Pharmacokinetics[edit]

The half-life of melarsoprol is less than one hour, but bioassays indicate a 35-hour half-life. This is commonly associated with pharmacologic agents that have active metabolites. One such metabolite, Mel Ox, reaches maximum plasma levels about 15 minutes after melarsoprol injection. Melarsoprol clearance is 21.5 ml/min/kg and the Mel Ox half-life is approximately 3.9 hours.[14]

Society and culture[edit]

Melarsoprol is produced by Sanofi-Aventis and under an agreement with WHO, they donate melarsoprol to countries where the disease is common.

References[edit]

  1. ^ a b c d "Our Formulary Infectious Diseases Laboratories CDC". www.cdc.gov. 22 September 2016. Retrieved 7 December 2016. 
  2. ^ a b c d e "Melarsoprol Drug Information, Professional". www.drugs.com. 20 December 1994. Retrieved 7 December 2016. 
  3. ^ a b "Trypanosomiasis, human African (sleeping sickness)". World Health Organization. February 2016. Retrieved 7 December 2016. 
  4. ^ "WHO Model List of Essential Medicines (19th List)" (PDF). World Health Organization. April 2015. Retrieved 8 December 2016. 
  5. ^ a b c d CDC (2013). "Disease Control and Prevention: Parasites Africian Trypanosomiasis". 
  6. ^ a b "Trypanosoma brucei gambiense and Trypanosoma brucei rhodesiense (African Trypanosomiasis) - Infectious Disease and Antimicrobial Agents". www.antimicrobe.org. Retrieved 2016-11-17.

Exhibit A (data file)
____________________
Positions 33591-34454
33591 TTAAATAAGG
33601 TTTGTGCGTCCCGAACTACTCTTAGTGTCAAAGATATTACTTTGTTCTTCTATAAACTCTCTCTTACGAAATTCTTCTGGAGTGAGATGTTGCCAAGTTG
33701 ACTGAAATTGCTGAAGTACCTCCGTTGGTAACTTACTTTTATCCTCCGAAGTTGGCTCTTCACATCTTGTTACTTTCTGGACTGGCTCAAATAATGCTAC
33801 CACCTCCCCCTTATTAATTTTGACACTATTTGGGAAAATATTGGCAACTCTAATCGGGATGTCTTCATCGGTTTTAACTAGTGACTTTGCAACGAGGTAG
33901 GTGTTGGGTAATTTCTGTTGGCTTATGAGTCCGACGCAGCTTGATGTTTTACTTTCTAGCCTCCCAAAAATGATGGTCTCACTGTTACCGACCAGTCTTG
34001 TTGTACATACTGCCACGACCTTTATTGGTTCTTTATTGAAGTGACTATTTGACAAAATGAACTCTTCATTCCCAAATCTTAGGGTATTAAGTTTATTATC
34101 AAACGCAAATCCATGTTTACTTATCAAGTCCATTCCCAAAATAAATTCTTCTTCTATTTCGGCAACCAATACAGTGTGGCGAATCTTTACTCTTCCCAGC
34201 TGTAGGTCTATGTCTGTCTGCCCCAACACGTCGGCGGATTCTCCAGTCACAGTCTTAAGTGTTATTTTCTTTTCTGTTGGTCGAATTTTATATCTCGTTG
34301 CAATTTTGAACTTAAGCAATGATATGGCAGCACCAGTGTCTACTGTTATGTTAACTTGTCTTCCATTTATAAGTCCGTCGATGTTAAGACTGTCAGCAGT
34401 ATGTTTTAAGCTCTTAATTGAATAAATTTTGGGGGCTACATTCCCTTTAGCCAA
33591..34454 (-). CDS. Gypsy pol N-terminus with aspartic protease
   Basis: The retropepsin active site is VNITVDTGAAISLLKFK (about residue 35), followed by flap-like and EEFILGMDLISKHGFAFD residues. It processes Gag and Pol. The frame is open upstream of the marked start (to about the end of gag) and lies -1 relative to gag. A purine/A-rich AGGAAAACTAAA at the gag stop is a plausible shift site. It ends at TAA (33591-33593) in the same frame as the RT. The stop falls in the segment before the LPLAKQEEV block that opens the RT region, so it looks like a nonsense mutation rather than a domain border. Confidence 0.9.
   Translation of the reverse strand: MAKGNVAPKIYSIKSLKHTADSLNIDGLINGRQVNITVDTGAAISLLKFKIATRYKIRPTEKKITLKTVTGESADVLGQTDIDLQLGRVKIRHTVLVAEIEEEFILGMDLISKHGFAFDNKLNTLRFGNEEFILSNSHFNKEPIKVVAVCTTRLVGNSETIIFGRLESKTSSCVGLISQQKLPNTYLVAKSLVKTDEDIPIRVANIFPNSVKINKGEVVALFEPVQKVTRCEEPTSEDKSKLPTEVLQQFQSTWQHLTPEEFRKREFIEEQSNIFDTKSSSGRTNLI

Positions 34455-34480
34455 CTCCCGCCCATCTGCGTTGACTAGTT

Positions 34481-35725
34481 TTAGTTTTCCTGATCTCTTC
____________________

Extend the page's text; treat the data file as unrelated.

7. ^ Bisser S, N'Siesi FX, Lejon V, et al. (2007). "Equivalence trial of melarsoprol and nifurtimox monotherapy and combination therapy for the treatment of second-stage Trypanosoma brucei rhodesiense sleeping sickness". J. Infect. Dis. 195 (3): 322–9. PMID 17205469. doi:10.1086/510534. 
  8. ^ Farrar J (2014). "Manson’s Tropical Diseases: Expert Consult-Online". 23: 616. 
  9. ^ "Human African trypanosomiasis". Nature Reviews Microbiology. 2: 186–187. March 2004. 
  10. ^ a b c Brunton L (2011). "Goodman & Gillman’s The Pharmacological Basis of Therapeutics". McGraw Hill Medical: 1427–28. 
  11. ^ "The phenomenon of treatment failures in Human African Trypanosomiasis". Tropical Medicine and International Health. 6: 906–914. November 2001. 
  12. ^ a b c d "WHO Model Prescribing Information: Drugs Used in Parasitic Diseases - Second Edition: Protozoa: African trypanosomiasis: Melarsoprol". apps.who.int. Retrieved 2016-11-09. 
  13. ^ Hollingham R (2005). "Curing diseases modern medicine has left behind". New Scientist. 2005 (2482): 40–41. 
  14. ^ Keiser J., Ericsson O, Burri C (2000). "Investigations of the metabolites of the trypanocidal drug melarsoprol". Clinical Pharmacology. 67: 478–88. doi:10.1067/mcp.2000.105990.